Noisy hospital wards are preventing recovery with the very sickest patients disturbed every six minutes by sounds as a loud as a pneumatic drill, Oxford University has warned.
While television dramas represent intensive care units as places with dimmed lights, hushed voices and softly beeping machines, the reality is that noise levels are more like a busy restaurant.
Researchers at Oxford warned that some of the sickest patients are forced to wear ear-plugs and eye masks to get any sleep at all.
Professor Duncan Young, from Oxford’s Kadoorie Centre for Critical Care Research and Education, said: “High levels of noise make it harder to sleep, sleep deprivation leads to confusion and confusion is thought to complicate the healing process and slow recovery.
“Yet our research found that during the day, noise levels in an intensive care units are equivalent to those of a busy restaurant.
“While things are quieter at night, we still found that sounds louder than 85 decibels – around the level of a road drill – were happening up to 16 times an hour.”
The team’s study, published in the Critical Care journal, saw them monitor five intensive care units near Oxford to see whether they complied with recommended noise levels.
The World Health Organisation (WHO) recommends the average hospital sound levels should not exceed 35 decibels (dB), with a maximum of 40 dB overnight.
But the researchers found average sound levels always exceeded a perceived loudness of 45 dBA.
They wrote: “On average, there were approximately 25 minutes of every hour during the day when peak levels above 85 dBA occurred.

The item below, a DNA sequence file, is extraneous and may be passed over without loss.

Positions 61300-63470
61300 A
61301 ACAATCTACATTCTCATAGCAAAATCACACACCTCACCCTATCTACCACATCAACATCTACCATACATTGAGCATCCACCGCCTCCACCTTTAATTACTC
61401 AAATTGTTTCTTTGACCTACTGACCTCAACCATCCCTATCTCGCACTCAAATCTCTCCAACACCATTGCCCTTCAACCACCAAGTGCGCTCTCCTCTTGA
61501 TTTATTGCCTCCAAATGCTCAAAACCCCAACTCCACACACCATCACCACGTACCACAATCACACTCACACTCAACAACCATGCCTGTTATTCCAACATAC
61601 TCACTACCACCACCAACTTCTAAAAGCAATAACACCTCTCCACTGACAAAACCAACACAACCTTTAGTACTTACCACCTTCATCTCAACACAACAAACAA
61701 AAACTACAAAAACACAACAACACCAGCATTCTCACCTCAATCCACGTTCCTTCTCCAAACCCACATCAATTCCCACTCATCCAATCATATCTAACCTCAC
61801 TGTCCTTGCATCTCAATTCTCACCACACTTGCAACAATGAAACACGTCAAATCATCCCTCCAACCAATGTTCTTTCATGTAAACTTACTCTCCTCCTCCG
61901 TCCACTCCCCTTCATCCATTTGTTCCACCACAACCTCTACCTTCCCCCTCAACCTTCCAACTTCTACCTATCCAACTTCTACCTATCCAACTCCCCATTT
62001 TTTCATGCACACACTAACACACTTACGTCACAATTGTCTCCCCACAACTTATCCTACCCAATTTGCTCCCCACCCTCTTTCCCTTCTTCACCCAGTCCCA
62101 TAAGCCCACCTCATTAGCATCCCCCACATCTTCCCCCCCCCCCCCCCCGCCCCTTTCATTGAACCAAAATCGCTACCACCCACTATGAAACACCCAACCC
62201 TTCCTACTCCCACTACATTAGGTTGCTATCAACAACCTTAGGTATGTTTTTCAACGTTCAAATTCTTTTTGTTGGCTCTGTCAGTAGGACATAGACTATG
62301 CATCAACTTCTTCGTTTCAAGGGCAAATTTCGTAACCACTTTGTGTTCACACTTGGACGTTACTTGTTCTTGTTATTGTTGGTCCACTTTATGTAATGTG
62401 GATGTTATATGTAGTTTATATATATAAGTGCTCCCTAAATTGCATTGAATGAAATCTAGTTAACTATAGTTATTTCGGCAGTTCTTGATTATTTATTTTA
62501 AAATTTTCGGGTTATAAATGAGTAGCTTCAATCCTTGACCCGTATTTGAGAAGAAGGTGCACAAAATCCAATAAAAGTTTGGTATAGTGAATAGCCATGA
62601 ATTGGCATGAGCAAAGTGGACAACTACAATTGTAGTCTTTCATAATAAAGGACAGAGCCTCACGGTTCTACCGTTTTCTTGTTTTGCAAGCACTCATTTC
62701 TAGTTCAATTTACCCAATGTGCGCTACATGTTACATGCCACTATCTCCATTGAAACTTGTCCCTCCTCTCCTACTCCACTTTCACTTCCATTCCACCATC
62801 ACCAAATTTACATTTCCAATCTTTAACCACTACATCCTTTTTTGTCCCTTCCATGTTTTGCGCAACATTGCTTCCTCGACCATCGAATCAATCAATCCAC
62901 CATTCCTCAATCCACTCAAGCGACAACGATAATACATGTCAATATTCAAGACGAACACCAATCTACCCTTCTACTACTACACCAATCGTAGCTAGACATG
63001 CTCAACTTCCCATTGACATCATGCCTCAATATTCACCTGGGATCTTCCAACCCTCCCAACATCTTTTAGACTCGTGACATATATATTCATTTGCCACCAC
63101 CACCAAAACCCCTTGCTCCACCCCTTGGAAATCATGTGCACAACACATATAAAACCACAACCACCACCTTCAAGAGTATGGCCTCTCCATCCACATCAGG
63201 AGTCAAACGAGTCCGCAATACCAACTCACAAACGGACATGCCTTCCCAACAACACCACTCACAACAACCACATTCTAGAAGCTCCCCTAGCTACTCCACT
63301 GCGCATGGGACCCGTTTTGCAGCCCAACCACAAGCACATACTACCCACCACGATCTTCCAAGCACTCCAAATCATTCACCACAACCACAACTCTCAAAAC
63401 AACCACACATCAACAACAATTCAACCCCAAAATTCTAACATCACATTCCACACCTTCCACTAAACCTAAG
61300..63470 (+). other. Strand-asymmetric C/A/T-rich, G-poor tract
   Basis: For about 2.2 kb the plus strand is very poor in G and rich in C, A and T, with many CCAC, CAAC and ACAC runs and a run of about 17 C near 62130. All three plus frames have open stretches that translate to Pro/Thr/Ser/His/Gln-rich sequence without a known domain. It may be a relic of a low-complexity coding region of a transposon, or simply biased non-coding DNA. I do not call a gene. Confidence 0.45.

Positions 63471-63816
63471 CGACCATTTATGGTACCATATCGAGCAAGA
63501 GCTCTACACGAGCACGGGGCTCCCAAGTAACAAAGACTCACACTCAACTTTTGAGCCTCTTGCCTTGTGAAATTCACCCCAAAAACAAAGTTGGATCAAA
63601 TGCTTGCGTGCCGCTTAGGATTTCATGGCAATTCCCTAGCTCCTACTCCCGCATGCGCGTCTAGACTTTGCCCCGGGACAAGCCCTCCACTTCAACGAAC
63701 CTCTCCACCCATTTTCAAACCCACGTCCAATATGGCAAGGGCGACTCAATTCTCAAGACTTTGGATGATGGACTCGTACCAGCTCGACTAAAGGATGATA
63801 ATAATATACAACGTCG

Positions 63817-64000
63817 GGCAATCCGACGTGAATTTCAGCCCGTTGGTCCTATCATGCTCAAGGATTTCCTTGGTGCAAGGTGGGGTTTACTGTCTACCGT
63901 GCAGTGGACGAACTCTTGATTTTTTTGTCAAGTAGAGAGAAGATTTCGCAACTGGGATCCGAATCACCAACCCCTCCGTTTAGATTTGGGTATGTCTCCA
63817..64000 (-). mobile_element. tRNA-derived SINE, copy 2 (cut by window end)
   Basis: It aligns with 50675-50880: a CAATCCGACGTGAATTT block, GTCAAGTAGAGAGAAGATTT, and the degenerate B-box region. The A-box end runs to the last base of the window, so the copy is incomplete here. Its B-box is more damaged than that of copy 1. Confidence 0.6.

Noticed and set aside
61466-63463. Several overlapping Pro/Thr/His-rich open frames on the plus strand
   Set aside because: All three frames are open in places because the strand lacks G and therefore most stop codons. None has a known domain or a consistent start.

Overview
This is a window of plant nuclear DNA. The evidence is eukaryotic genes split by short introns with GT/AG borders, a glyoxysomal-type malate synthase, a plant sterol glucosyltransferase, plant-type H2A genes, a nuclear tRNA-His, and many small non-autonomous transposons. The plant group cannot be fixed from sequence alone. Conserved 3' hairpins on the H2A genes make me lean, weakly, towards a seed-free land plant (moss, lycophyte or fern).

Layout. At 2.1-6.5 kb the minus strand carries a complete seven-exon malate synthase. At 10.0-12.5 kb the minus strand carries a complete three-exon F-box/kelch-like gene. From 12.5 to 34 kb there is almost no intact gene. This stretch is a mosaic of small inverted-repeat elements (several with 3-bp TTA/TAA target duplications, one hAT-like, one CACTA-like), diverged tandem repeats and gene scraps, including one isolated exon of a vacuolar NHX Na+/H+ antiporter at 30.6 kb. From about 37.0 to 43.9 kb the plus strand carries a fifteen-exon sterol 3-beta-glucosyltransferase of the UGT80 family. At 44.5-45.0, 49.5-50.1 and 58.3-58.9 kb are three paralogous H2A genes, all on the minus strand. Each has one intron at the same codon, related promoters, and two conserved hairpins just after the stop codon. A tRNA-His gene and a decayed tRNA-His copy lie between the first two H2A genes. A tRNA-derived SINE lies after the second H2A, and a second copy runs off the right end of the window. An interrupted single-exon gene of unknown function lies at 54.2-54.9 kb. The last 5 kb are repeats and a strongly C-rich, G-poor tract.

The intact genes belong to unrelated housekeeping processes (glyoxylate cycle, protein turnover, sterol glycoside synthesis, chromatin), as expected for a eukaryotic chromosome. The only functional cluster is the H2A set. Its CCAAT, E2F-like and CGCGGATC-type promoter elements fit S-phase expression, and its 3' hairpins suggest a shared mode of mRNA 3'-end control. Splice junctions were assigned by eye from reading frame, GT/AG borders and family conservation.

“Peak levels above 85 dBA occurred less frequently overnight but a patient can still expect to be disturbed at least once every 7 to 16 minutes of every hour between 10pm and 7am.”
The team have worked to come up with a series of noise-reducing methods including replacing metal bins with plastic ones that close quietly and creating guidelines about volume settings on equipment.
They are also looking at developing a “noise display” so staff can actually see noise levels on the wards as well as training staff to take more care so they do not needlessly disturb patients.
Based on patients’ suggestions, staff can also experience the intensive care unit from the patient perspective.
Wearing glasses that simulate the poor vision common in many patients treated in the ICU, they hear a soundtrack of common sounds in the unit while people move around the bed, as staff would do during routine nursing activities.
Professor Young said: ‘The experience helps staff understand things from the patient’s point of view, and most of those who have been through the training have said that they will change the way they work.
‘The next stage is to develop a noise display, so staff can see and better manage the noise level in the unit. Taken together, we hope all these activities will make intensive care a better environment for patients.’